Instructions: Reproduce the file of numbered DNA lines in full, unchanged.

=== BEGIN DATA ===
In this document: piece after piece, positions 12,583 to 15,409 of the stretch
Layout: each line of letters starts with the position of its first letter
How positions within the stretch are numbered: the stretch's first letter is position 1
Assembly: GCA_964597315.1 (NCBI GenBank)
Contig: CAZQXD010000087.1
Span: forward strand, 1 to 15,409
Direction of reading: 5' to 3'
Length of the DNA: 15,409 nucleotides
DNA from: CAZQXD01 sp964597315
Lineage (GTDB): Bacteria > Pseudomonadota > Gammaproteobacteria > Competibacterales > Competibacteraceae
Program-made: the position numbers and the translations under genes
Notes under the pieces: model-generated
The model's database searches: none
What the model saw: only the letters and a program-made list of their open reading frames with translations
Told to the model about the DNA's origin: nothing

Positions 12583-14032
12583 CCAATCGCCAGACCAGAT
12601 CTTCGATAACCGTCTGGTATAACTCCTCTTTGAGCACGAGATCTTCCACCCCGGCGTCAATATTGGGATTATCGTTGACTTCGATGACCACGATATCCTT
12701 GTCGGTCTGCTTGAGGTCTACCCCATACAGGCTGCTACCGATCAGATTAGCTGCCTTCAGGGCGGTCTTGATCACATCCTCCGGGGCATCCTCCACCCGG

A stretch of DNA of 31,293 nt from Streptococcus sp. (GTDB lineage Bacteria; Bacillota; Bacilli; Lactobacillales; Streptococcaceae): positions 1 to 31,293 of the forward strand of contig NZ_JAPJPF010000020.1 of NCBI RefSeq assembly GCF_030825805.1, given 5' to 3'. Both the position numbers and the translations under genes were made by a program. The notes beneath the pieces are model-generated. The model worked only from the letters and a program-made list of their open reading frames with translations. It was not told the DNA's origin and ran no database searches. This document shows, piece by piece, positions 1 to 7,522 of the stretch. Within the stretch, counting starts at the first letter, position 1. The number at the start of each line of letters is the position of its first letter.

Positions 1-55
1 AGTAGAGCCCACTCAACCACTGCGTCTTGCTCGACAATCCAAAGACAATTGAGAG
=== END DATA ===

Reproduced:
In this document: piece after piece, positions 12,583 to 15,409 of the stretch
Layout: each line of letters starts with the position of its first letter
How positions within the stretch are numbered: the stretch's first letter is position 1
Assembly: GCA_964597315.1 (NCBI GenBank)
Contig: CAZQXD010000087.1
Span: forward strand, 1 to 15,409
Direction of reading: 5' to 3'
Length of the DNA: 15,409 nucleotides
DNA from: CAZQXD01 sp964597315
Lineage (GTDB): Bacteria > Pseudomonadota > Gammaproteobacteria > Competibacterales > Competibacteraceae
Program-made: the position numbers and the translations under genes
Notes under the pieces: model-generated
The model's database searches: none
What the model saw: only the letters and a program-made list of their open reading frames with translations
Told to the model about the DNA's origin: nothing

Positions 12583-14032
12583 CCAATCGCCAGACCAGAT
12601 CTTCGATAACCGTCTGGTATAACTCCTCTTTGAGCACGAGATCTTCCACCCCGGCGTCAATATTGGGATTATCGTTGACTTCGATGACCACGATATCCTT
12701 GTCGGTCTGCTTGAGGTCTACCCCATACAGGCTGCTACCGATCAGATTAGCTGCCTTCAGGGCGGTCTTGATCACATCCTCCGGGGCATCCTCCACCCGG

A stretch of DNA of 31,293 nt from Streptococcus sp. (GTDB lineage Bacteria; Bacillota; Bacilli; Lactobacillales; Streptococcaceae): positions 1 to 31,293 of the forward strand of contig NZ_JAPJPF010000020.1 of NCBI RefSeq assembly GCF_030825805.1, given 5' to 3'. Both the position numbers and the translations under genes were made by a program. The notes beneath the pieces are model-generated. The model worked only from the letters and a program-made list of their open reading frames with translations. It was not told the DNA's origin and ran no database searches. This document shows, piece by piece, positions 1 to 7,522 of the stretch. Within the stretch, counting starts at the first letter, position 1. The number at the start of each line of letters is the position of its first letter.

Positions 1-55
1 AGTAGAGCCCACTCAACCACTGCGTCTTGCTCGACAATCCAAAGACAATTGAGAG